Electrolyte Disorders

  • Patrick J. Javid


The management of fluids and electrolytes is central to the care of the surgical patient and, given the unique aspects of fluid and electrolyte metabolism in infants and children, becomes even more important in pediatric surgery. Water is the largest constituent of the human body and the relative volume of water within the body changes with age: total body water is greatest in the fetus (85% of body mass at mid-gestation), less in the newborn (75% of body mass), and lowest when adult levels are reached followed puberty (55–60% of body mass). Body water is found in both the extracellular and intracellular spaces although the majority of water resides in the intracellular space. The cell membrane separates the intracellular and extracellular domains and plays an important role in fluid and electrolyte physiology. There are marked differences in solute concentration between the intracellular and extracellular fluid compartments. The key concept is that water is freely permeable through the cell membrane. Therefore, when a solute concentration changes in one fluid compartment, water moves across the cell membrane to correct the change in osmolality and to facilitate equilibrium between the two compartments.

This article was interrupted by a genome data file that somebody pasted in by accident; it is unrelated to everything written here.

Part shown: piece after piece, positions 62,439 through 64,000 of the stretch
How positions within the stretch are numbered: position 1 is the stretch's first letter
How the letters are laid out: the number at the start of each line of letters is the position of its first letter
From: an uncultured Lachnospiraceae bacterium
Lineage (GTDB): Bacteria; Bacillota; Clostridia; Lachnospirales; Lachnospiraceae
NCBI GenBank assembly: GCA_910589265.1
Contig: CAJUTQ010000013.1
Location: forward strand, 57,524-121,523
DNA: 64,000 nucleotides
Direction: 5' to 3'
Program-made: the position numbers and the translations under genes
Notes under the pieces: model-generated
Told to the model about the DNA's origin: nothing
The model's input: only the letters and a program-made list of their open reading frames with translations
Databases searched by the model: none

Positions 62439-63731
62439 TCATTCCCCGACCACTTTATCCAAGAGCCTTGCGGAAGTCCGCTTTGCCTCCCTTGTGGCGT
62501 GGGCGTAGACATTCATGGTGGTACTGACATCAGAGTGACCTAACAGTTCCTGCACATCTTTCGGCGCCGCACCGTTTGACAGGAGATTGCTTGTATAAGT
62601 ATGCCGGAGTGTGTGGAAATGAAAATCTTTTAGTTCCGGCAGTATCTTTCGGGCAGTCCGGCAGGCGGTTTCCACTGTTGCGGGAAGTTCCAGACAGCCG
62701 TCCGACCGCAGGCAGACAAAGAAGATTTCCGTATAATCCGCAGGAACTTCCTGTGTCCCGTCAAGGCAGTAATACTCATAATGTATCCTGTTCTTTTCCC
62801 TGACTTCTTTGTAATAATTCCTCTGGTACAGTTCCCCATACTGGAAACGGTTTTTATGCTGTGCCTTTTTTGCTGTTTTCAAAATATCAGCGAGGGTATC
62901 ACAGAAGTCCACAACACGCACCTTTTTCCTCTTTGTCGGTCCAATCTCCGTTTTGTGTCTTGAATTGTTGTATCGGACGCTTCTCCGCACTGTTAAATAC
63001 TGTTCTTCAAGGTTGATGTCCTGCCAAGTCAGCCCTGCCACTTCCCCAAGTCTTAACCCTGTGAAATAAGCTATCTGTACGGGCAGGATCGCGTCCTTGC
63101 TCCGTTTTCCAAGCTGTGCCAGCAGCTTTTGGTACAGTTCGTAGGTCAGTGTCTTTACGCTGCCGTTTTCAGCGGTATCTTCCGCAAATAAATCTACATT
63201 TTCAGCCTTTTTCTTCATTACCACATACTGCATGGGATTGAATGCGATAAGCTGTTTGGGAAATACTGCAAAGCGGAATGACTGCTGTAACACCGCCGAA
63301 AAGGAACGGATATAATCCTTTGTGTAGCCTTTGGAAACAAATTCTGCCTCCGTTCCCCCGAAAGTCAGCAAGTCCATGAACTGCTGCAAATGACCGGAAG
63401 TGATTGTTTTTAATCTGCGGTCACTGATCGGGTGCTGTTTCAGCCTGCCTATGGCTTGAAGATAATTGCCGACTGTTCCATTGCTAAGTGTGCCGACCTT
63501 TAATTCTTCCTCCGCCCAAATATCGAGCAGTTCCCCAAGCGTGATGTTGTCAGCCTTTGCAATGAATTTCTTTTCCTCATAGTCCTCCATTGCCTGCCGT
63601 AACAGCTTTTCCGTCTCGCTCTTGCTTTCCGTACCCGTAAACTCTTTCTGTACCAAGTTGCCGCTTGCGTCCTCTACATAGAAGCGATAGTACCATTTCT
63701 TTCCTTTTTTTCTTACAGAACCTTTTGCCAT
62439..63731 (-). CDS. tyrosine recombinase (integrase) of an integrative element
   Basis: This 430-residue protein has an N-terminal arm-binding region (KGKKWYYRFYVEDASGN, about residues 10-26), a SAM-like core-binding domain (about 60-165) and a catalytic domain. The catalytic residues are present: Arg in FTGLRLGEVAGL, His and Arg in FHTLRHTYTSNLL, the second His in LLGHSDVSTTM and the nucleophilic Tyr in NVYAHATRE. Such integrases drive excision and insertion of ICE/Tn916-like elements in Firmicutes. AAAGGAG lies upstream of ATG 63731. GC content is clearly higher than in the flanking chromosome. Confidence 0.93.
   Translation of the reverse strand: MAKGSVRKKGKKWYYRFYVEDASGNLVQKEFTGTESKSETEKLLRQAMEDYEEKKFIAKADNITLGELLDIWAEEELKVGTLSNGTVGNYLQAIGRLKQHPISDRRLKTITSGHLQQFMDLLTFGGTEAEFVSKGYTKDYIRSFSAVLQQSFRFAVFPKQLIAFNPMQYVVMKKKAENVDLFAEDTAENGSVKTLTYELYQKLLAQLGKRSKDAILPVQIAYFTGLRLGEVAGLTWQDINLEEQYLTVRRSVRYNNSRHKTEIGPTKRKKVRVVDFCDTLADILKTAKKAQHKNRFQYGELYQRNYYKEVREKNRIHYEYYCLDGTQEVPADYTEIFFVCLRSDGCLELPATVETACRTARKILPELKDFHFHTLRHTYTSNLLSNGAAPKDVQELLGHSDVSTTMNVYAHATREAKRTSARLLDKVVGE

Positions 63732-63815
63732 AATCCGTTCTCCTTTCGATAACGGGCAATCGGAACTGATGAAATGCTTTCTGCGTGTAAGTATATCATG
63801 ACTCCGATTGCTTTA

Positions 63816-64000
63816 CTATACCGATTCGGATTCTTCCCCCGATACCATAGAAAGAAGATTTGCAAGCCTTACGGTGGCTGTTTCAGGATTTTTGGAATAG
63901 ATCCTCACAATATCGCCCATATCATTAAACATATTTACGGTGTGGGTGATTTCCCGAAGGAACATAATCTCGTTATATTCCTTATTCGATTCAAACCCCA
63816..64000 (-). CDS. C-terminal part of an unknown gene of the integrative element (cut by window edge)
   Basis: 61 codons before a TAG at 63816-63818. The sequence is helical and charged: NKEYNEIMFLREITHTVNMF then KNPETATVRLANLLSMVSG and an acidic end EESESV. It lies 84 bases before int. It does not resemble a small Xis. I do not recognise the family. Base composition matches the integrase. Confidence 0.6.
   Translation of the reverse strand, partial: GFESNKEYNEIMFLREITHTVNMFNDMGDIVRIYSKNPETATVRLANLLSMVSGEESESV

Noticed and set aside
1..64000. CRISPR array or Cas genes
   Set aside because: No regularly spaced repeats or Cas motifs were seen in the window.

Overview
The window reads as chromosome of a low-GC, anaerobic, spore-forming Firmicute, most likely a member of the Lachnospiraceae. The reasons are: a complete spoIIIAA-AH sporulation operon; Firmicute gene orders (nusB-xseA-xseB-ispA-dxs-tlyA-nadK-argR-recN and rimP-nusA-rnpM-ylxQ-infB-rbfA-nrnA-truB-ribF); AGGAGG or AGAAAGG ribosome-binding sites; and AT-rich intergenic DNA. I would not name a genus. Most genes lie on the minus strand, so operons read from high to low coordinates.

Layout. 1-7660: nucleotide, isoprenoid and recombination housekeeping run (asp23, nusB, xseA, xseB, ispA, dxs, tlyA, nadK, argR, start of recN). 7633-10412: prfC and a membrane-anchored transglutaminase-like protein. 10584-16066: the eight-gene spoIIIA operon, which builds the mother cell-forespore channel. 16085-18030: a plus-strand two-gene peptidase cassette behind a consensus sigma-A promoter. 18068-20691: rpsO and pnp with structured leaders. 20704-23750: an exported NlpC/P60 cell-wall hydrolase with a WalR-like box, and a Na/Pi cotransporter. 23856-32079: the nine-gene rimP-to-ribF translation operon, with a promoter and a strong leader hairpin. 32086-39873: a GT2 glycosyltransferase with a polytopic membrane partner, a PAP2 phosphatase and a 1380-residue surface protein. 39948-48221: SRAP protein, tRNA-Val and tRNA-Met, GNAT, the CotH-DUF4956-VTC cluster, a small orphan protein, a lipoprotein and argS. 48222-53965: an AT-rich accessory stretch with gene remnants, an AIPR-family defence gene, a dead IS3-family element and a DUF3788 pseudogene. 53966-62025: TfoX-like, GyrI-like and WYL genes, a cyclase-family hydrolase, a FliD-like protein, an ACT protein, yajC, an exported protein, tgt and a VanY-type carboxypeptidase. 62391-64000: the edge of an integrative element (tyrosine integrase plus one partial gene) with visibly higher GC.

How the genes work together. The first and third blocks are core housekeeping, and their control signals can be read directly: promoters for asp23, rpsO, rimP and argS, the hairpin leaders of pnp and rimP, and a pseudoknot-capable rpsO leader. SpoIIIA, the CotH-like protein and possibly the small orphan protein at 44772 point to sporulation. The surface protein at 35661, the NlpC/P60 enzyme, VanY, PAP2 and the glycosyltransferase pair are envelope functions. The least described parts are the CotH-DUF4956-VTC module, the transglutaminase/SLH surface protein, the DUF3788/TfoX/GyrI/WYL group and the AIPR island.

Total Body Water Short Bowel Syndrome Plasma Osmolality Urine Osmolality Pyloric Stenosis 
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Suggested Reading

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Copyright information

© Springer Science+Business Media, LLC 2011

Authors and Affiliations

  1. 1.Department of SurgerySeattle Children’s Hospital, University of WashingtonSeattleUSA

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